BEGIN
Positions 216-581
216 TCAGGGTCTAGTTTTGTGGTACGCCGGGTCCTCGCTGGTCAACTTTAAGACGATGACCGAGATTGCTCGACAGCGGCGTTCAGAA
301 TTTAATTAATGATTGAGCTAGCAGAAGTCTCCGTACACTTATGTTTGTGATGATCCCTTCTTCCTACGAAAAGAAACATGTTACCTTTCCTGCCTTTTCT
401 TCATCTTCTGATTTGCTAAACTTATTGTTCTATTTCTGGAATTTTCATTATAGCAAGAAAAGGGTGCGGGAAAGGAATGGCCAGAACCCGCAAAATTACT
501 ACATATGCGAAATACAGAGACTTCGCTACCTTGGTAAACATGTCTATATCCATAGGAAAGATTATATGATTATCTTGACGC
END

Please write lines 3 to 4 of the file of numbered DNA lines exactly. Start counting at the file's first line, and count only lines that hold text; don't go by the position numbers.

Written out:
301 TTTAATTAATGATTGAGCTAGCAGAAGTCTCCGTACACTTATGTTTGTGATGATCCCTTCTTCCTACGAAAAGAAACATGTTACCTTTCCTGCCTTTTCT
401 TCATCTTCTGATTTGCTAAACTTATTGTTCTATTTCTGGAATTTTCATTATAGCAAGAAAAGGGTGCGGGAAAGGAATGGCCAGAACCCGCAAAATTACT